Jefferson County homeowners in developments periodically report to their neighbors that they see unusual looking large dogs with a fox-like appearance in their yards. Those dogs are actually coyotes, a species of predator usually associated with states out west. However, the scope of their territories is far beyond just western states. They are definitely here to stay.
“It is difficult to determine the exact number of coyotes in any given area. However, coyotes do occur in all 55 of West Virginia’s counties,” said Sheldon F. Owen, Wildlife Extension Specialist for the West Virginia University Extension Service. “Based on density estimates in surrounding states, West Virginia’s Department of Natural Resources estimated there were between 11,000 and 12,000 coyotes in West Virginia back in 2017. That number has grown since.”
Coyotes can even be found in cities.
“Coyotes now live in every major city in the United States and Canada. They are a native species to the United States,” said Tom Elliott, a wildlife biologist with the United States Department of Agriculture’s Animal and Plant Health Inspection Service. “Coyotes are incredibly adaptable with what they eat and where they live. This makes them well-suited to living in urban areas where there are all kinds of food sources from garbage to fruit trees, insects, rodents and sometimes even pets.”
Elliott continued, “Urban areas also have a multitude of small patches of land that people don’t really visit, like little abandoned fields or graveyards or parks where they can stay hidden especially during the day. Combine this with the fact that they are generally not hunted or trapped in urban areas and you create ideal habitat for coyotes.”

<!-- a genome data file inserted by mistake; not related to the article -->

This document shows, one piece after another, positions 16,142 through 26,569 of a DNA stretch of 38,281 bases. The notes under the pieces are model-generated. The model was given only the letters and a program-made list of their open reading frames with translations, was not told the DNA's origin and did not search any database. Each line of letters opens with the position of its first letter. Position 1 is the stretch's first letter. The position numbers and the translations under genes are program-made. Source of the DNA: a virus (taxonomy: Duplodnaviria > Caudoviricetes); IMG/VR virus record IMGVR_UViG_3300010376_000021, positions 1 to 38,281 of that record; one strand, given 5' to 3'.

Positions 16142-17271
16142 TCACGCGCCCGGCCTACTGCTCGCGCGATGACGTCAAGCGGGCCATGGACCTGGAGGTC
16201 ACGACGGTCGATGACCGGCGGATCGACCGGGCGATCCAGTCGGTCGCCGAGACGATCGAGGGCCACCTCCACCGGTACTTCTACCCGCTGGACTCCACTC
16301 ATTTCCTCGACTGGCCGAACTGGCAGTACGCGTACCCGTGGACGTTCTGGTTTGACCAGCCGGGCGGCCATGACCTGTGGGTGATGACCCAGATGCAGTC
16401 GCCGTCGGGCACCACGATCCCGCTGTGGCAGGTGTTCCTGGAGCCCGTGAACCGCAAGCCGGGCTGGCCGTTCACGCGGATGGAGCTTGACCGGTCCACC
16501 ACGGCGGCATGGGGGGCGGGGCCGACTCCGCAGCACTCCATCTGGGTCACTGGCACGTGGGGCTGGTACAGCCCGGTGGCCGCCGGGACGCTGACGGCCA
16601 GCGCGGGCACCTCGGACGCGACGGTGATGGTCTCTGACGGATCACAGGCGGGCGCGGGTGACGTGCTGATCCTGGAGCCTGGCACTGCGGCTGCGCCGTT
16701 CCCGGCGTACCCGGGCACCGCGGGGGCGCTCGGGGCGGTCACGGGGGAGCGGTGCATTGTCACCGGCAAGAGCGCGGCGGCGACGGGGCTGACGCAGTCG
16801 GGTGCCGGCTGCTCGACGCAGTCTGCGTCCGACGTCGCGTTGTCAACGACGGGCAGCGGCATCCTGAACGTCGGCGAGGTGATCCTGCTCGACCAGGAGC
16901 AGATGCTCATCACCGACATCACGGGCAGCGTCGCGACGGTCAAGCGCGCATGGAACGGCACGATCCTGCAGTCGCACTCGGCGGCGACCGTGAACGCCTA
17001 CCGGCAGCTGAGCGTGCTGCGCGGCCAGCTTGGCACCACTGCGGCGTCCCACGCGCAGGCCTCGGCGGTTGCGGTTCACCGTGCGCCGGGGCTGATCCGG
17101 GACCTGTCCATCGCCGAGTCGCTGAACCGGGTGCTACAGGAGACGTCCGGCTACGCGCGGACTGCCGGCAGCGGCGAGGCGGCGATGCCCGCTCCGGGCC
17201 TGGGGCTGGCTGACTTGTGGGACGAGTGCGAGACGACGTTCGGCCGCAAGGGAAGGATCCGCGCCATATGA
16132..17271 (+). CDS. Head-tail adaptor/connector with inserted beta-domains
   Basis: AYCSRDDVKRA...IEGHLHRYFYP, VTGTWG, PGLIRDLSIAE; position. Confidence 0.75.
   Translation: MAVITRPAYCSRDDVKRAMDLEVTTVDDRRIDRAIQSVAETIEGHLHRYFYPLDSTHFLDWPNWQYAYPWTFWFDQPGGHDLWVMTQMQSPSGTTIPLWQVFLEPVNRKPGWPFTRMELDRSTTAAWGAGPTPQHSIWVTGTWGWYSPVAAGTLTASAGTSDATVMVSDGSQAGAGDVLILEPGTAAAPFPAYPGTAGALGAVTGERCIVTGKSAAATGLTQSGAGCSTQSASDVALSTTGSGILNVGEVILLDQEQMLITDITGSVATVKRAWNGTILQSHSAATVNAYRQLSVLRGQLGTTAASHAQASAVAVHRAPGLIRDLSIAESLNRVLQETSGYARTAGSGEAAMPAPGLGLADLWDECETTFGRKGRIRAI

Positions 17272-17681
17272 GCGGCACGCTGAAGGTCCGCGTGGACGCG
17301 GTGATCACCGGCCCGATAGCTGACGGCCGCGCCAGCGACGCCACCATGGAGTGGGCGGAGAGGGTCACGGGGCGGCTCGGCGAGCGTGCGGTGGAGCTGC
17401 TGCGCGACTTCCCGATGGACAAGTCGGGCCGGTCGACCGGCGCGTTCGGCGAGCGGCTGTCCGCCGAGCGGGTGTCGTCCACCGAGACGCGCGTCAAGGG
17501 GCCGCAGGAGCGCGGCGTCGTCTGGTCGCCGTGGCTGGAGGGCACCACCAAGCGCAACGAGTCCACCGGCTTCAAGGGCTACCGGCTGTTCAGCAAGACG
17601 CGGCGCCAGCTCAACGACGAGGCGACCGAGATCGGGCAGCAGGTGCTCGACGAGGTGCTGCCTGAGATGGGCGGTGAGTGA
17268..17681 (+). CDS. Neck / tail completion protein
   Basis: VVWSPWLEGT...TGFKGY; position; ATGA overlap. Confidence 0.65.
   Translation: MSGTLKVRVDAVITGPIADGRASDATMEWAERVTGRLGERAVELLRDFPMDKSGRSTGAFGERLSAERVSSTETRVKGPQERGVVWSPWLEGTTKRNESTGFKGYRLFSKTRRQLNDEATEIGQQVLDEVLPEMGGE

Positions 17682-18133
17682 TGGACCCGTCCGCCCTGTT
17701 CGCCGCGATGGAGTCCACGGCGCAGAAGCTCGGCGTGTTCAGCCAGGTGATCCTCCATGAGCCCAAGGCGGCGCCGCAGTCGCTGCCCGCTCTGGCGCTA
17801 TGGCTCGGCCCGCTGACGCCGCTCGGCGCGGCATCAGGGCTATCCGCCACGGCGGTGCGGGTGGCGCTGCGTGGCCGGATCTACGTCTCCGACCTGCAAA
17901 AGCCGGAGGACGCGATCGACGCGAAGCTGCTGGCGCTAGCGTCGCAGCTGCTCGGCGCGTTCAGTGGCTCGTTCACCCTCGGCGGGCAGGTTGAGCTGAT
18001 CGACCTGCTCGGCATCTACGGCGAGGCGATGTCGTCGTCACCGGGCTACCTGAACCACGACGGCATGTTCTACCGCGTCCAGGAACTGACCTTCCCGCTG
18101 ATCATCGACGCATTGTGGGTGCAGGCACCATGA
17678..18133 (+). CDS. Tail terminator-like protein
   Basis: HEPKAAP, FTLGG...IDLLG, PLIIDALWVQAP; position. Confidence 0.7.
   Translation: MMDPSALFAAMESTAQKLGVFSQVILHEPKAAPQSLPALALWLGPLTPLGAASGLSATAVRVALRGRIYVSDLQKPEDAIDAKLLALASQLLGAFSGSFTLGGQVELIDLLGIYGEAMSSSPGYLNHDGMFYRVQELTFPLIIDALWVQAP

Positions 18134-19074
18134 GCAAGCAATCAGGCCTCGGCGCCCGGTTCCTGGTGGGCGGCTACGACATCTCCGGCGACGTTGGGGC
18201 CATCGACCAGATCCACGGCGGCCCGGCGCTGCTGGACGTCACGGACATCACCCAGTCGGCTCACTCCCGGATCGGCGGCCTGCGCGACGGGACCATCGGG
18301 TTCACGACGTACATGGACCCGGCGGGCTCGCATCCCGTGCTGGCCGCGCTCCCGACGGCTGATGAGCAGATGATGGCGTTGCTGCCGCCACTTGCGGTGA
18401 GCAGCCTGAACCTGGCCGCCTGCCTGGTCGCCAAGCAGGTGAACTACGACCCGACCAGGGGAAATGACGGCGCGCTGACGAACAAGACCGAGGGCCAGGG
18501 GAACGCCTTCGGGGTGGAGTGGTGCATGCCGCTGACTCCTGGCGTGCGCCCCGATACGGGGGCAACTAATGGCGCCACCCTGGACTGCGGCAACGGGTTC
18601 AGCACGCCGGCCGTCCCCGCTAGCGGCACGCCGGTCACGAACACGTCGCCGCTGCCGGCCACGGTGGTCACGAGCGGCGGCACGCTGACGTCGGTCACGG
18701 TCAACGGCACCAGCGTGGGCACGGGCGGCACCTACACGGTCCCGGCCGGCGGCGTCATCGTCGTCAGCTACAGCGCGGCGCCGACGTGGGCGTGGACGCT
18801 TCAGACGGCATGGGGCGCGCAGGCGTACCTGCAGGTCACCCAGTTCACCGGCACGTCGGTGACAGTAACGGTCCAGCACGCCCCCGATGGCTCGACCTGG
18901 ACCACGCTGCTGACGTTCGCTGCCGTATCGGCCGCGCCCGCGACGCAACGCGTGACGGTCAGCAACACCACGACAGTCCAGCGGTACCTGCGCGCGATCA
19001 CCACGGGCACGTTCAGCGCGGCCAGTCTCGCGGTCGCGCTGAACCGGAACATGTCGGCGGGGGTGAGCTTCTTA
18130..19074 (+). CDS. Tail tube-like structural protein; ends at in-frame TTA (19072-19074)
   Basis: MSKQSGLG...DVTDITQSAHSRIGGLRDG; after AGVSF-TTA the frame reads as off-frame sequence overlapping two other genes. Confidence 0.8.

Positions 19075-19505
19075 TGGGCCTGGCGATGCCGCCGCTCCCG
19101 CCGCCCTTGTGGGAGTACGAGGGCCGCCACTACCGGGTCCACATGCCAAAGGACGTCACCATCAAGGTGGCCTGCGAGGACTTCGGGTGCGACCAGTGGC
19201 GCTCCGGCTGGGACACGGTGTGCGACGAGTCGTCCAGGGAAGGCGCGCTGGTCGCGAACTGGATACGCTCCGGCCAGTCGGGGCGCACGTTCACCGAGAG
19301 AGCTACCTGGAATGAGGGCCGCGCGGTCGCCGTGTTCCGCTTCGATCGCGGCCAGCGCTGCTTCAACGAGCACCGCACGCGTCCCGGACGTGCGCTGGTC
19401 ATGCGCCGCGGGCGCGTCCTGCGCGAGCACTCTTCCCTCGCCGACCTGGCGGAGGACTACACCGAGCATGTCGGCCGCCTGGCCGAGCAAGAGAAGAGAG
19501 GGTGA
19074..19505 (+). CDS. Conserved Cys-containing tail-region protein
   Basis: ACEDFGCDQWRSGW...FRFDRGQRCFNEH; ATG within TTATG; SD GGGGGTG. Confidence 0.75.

The coyote was historically confined to the plains and arid regions of the west and midwest, but over the past 100 years it has expanded its range to include most of North America.
“This range expansion has been helped by the elimination of larger predators such as the gray wolf and mountain lion,” said Owen. “The West Virginia Division of Natural Resources did not release coyotes into the state, however, some citizens have helped spread coyotes by releasing them for hunting and trapping purposes.”
The first coyotes were reported in the mid-Atlantic states during the 1950s, but more frequent sightings of coyotes in West Virginia began in the 1970s.
Should people be afraid of coyotes?
“Generally, coyotes do not pose much of a danger to people,” said Elliott. “Occasionally, a coyote becomes so bold that it bites a person, but this is likely because the coyote was fed by people or somehow learned to lose its fear of people.”
The danger to pets can be another story.
“Coyotes pose a greater danger to people’s dogs and cats. This is where I see the vast majority of conflicts between people and coyotes in urban areas,” Elliott said. “There are things people can do to help avoid conflicts with coyotes. These include not feeding coyotes, feeding their pets indoors, keeping their cats indoors, walking their dogs on a leash, and hazing (scaring) coyotes that are too close or approach them or their pets.”
If one is so inclined, coyotes can be included in a hunting expedition.
“Coyotes can be hunted year round,” Owen said. “For a unique hunting experience, coyotes can be hunted at night using any color artificial light or night vision technology, including image intensification, thermal imaging, or active illumination, from January 1 through July 31, 2021. Coyotes can also be trapped during the regulated trapping season.”
However, Owen emphasized that no one should panic when they see a coyote in their yard.
“Coyotes are another predator in our ecosystem and help keep some prey populations in check.
I would just recommend that West Virginians be aware that coyotes are common in West Virginia. If you see a coyote, enjoy the experience because coyotes are a fascinating species. Conflicts arise when coyotes attack livestock or pets. If these conflicts arise then landowners need to work to manage that conflict,” Owen said.